Prof. (Dr.) J.S. Patil is the current Vice-Chancellor of the National Law University and Judicial Academy, Assam. He completed his schooling at a government school in a small town called Manvi in the Raichur district of Karnataka. He moved to Dharwad for higher education and did his B.A. and LL.B. from Karnataka University.
Prof. J.S. Patil pursued his LL.M. in International Law from the University of Mysore. He later went on to receive his PhD in Jurisprudence from Saurashtra University, Rajkot, Gujarat.
As a young lecturer in the University College of Law, Dharwad, he initiated the Students Legal Aid Society and as its advisor, encouraged the organisation to fight public interest litigations. Noted ones are in relation to capitation fee and daily wage workers in the Supreme Court.
When he was the Dean of the Law Faculty in Gulbarga University, he established the Vijnaneshwara Study and Research Center in Mitakshara and Human Rights with the aid, advise and help of Justice M. Rama Jois. Prof. (Dr.) J.S. Patil was also the founder Vice-Chancellor of the Karnataka State Law University.
Legal Bites got an opportunity to interview Prof. (Dr.) J.S. Patil:
Legal Bites: Sir, you have had a long and illustrious career as an academic. After completing your education, you went on to become an educator rather than a practising lawyer. What attracted you to academia and legal education?
Prof. (Dr.) J.S. Patil: My very entry into legal education as a student of law is accidental. I joined LL.B., not as a matter of interest or choice. It was just for continuing education by staying in a bigger town than going back to my native place which is a smaller town, after completing my graduation in arts.
My father also wanted me to continue my education. But while doing LL.M. at the University of Mysore, I was impressed by some eminent teachers of my department, other departments and visitors to my department. My hard-working nature impressed one of my professors and as per his advice, I joined the teaching profession.
From day one, I was a popular teacher among my students and therefore, the need to look for some other alternative did not arise. My popularity as a law teacher made me love the teaching profession and it became my religion over a period of time.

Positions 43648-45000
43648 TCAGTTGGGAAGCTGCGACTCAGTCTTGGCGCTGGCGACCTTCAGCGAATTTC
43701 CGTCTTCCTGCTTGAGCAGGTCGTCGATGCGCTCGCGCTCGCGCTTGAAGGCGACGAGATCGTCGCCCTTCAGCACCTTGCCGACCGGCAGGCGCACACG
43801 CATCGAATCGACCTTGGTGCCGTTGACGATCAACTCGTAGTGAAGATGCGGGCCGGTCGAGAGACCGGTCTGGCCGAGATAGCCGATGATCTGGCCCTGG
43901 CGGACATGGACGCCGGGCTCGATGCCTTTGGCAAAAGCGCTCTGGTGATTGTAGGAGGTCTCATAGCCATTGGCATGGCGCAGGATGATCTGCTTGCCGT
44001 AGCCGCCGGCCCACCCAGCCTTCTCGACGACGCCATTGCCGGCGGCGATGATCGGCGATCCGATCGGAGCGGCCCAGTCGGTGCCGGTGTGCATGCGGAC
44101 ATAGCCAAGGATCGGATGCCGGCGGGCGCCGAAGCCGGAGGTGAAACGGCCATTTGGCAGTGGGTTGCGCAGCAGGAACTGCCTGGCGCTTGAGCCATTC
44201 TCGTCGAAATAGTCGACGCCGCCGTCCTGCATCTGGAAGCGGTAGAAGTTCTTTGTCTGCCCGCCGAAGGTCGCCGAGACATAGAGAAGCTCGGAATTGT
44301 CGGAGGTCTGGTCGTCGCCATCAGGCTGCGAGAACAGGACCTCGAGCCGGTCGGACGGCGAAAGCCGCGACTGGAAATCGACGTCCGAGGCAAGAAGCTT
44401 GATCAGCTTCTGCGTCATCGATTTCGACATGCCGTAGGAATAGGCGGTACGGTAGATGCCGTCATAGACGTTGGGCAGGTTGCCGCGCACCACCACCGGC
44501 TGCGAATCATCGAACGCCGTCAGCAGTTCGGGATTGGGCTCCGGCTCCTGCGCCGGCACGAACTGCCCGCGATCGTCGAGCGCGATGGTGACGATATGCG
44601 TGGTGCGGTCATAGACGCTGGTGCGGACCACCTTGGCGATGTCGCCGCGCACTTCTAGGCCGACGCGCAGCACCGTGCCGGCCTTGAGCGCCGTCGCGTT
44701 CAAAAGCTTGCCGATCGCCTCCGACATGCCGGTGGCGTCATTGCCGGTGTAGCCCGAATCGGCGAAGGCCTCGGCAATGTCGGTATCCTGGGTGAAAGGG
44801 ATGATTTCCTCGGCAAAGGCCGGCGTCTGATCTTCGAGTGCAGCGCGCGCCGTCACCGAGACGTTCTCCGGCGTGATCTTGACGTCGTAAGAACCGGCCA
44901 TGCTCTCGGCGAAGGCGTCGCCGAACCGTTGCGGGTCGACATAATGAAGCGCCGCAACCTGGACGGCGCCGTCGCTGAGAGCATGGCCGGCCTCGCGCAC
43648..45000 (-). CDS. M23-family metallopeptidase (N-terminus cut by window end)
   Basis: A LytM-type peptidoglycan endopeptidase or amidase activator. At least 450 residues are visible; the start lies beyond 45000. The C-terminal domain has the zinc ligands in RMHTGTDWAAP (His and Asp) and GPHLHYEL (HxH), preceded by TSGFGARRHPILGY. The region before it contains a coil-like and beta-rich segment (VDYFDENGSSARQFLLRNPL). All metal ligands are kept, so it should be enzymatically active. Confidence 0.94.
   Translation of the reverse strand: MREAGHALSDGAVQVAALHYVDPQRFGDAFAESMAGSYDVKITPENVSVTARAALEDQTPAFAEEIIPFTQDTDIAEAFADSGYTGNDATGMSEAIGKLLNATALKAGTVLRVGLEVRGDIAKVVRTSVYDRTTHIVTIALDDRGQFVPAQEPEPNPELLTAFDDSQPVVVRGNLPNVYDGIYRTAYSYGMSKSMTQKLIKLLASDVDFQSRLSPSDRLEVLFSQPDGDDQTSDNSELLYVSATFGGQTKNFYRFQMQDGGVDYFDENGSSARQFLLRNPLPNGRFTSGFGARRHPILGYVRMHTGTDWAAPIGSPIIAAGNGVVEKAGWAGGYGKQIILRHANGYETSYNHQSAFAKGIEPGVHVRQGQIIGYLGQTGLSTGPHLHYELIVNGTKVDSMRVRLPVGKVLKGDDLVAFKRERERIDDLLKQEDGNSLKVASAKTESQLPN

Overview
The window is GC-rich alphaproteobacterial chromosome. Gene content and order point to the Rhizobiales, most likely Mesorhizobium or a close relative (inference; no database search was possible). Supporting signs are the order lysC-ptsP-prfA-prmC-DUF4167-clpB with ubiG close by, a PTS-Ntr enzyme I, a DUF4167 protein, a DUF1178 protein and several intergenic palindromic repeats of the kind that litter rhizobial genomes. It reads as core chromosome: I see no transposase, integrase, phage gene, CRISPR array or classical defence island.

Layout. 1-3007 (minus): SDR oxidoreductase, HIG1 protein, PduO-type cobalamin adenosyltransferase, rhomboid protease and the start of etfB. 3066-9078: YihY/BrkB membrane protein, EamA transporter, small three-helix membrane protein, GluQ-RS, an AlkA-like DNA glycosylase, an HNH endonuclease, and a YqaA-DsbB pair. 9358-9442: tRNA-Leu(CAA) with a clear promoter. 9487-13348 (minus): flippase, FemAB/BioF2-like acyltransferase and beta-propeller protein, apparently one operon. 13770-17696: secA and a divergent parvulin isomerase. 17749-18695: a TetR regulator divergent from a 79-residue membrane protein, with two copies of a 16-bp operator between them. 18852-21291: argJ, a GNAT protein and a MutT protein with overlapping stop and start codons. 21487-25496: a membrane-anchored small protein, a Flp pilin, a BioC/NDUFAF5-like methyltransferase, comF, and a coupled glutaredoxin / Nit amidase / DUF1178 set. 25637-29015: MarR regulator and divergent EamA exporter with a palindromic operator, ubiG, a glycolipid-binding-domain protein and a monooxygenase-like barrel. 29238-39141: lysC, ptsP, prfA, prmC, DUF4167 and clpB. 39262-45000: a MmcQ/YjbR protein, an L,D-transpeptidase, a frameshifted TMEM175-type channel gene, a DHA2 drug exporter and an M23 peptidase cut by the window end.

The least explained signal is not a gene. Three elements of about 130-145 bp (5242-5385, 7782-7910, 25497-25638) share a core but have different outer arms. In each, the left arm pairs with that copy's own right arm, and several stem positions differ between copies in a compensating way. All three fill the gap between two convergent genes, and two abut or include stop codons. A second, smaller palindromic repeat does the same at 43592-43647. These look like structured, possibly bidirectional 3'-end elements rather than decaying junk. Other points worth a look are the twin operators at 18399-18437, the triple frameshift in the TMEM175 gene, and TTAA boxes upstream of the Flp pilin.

Legal Bites: You have previously stated that you were a first-generation learner in a farmer’s family. What were some of the challenges that you had to overcome in order to acquire the education that you did?
Prof. (Dr.) J.S. Patil: It was an exciting experience rather than a challenging one. My elder brother was the first one to move to Dharwad, an education hub in Karnataka, from my native place to pursue college education in 1968. He took me to Dharwad in 1970 after my SSLC at Manvi, my native place.
Many students from my native and nearby villages assembled in Dharwad for higher education. We all used to live in a private hostel-like accommodation and eat in private mess and study. The group life made me more comfortable and as I was a good student, I had a better position in the group.
We created our own student wing called Raichur District Students Association and I was its Secretary for quite some time. We used to organise cultural events and participate actively in almost all events in the city. It was fun and interesting to study in Dharwad and later on, in Mysore.
We took to studies without any career orientation. It was not with any proper motive or goal that we wanted to achieve. My father would always advise us to study well and become something in life. Though he was not a literate person, he was a visionary and dedicated his entire life to our education and gave everything to it. It is because of that tremendous sacrifice of our father and mother that we could get the best of the education possible at that time.